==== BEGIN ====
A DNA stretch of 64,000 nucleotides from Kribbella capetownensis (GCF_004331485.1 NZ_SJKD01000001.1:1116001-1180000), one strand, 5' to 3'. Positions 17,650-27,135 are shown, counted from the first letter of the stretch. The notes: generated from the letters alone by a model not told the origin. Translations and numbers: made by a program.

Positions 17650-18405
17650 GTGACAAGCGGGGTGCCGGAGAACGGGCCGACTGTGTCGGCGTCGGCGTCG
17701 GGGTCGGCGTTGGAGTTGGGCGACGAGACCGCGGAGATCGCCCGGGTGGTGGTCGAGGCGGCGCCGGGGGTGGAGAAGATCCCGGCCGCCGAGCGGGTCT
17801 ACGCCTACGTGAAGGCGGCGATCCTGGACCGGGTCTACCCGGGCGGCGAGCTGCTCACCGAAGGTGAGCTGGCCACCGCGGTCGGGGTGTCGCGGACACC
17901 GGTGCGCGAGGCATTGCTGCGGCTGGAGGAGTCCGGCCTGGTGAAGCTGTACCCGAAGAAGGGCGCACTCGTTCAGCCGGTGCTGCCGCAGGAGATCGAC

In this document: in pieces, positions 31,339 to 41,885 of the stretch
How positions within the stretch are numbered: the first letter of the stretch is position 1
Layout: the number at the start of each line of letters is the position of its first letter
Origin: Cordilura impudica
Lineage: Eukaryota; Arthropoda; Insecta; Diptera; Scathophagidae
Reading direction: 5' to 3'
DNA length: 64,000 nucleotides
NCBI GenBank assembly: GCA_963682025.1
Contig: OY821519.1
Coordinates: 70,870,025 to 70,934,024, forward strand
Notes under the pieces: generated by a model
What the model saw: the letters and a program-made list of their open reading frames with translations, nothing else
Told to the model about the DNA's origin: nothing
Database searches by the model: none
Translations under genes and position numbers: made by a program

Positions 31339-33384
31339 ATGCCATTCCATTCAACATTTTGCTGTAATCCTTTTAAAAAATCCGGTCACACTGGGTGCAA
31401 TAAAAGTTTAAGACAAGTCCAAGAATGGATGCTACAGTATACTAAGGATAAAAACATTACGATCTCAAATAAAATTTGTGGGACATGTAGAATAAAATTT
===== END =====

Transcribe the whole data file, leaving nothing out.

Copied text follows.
A DNA stretch of 64,000 nucleotides from Kribbella capetownensis (GCF_004331485.1 NZ_SJKD01000001.1:1116001-1180000), one strand, 5' to 3'. Positions 17,650-27,135 are shown, counted from the first letter of the stretch. The notes: generated from the letters alone by a model not told the origin. Translations and numbers: made by a program.

Positions 17650-18405
17650 GTGACAAGCGGGGTGCCGGAGAACGGGCCGACTGTGTCGGCGTCGGCGTCG
17701 GGGTCGGCGTTGGAGTTGGGCGACGAGACCGCGGAGATCGCCCGGGTGGTGGTCGAGGCGGCGCCGGGGGTGGAGAAGATCCCGGCCGCCGAGCGGGTCT
17801 ACGCCTACGTGAAGGCGGCGATCCTGGACCGGGTCTACCCGGGCGGCGAGCTGCTCACCGAAGGTGAGCTGGCCACCGCGGTCGGGGTGTCGCGGACACC
17901 GGTGCGCGAGGCATTGCTGCGGCTGGAGGAGTCCGGCCTGGTGAAGCTGTACCCGAAGAAGGGCGCACTCGTTCAGCCGGTGCTGCCGCAGGAGATCGAC

In this document: in pieces, positions 31,339 to 41,885 of the stretch
How positions within the stretch are numbered: the first letter of the stretch is position 1
Layout: the number at the start of each line of letters is the position of its first letter
Origin: Cordilura impudica
Lineage: Eukaryota; Arthropoda; Insecta; Diptera; Scathophagidae
Reading direction: 5' to 3'
DNA length: 64,000 nucleotides
NCBI GenBank assembly: GCA_963682025.1
Contig: OY821519.1
Coordinates: 70,870,025 to 70,934,024, forward strand
Notes under the pieces: generated by a model
What the model saw: the letters and a program-made list of their open reading frames with translations, nothing else
Told to the model about the DNA's origin: nothing
Database searches by the model: none
Translations under genes and position numbers: made by a program

Positions 31339-33384
31339 ATGCCATTCCATTCAACATTTTGCTGTAATCCTTTTAAAAAATCCGGTCACACTGGGTGCAA
31401 TAAAAGTTTAAGACAAGTCCAAGAATGGATGCTACAGTATACTAAGGATAAAAACATTACGATCTCAAATAAAATTTGTGGGACATGTAGAATAAAATTT